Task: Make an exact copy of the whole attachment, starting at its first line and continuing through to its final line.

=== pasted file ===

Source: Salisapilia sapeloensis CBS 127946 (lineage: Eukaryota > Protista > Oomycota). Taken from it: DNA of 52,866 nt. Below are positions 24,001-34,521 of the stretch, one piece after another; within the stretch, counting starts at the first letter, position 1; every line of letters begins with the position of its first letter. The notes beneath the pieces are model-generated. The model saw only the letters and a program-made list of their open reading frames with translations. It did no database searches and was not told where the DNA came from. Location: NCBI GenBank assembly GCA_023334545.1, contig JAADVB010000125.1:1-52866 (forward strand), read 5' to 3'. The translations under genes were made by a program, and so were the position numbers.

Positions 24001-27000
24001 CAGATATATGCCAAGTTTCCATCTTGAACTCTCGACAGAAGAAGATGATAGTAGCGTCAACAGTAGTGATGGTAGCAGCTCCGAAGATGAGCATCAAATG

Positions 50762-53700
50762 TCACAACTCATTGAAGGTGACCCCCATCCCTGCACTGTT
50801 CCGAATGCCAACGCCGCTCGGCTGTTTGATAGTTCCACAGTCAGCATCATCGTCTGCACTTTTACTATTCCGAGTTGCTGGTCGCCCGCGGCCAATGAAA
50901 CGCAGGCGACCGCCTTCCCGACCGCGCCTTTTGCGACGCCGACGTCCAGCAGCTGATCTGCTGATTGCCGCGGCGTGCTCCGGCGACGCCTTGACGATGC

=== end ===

Source: Salisapilia sapeloensis CBS 127946 (lineage: Eukaryota > Protista > Oomycota). Taken from it: DNA of 52,866 nt. Below are positions 24,001-34,521 of the stretch, one piece after another; within the stretch, counting starts at the first letter, position 1; every line of letters begins with the position of its first letter. The notes beneath the pieces are model-generated. The model saw only the letters and a program-made list of their open reading frames with translations. It did no database searches and was not told where the DNA came from. Location: NCBI GenBank assembly GCA_023334545.1, contig JAADVB010000125.1:1-52866 (forward strand), read 5' to 3'. The translations under genes were made by a program, and so were the position numbers.

Positions 24001-27000
24001 CAGATATATGCCAAGTTTCCATCTTGAACTCTCGACAGAAGAAGATGATAGTAGCGTCAACAGTAGTGATGGTAGCAGCTCCGAAGATGAGCATCAAATG

Positions 50762-53700
50762 TCACAACTCATTGAAGGTGACCCCCATCCCTGCACTGTT
50801 CCGAATGCCAACGCCGCTCGGCTGTTTGATAGTTCCACAGTCAGCATCATCGTCTGCACTTTTACTATTCCGAGTTGCTGGTCGCCCGCGGCCAATGAAA
50901 CGCAGGCGACCGCCTTCCCGACCGCGCCTTTTGCGACGCCGACGTCCAGCAGCTGATCTGCTGATTGCCGCGGCGTGCTCCGGCGACGCCTTGACGATGC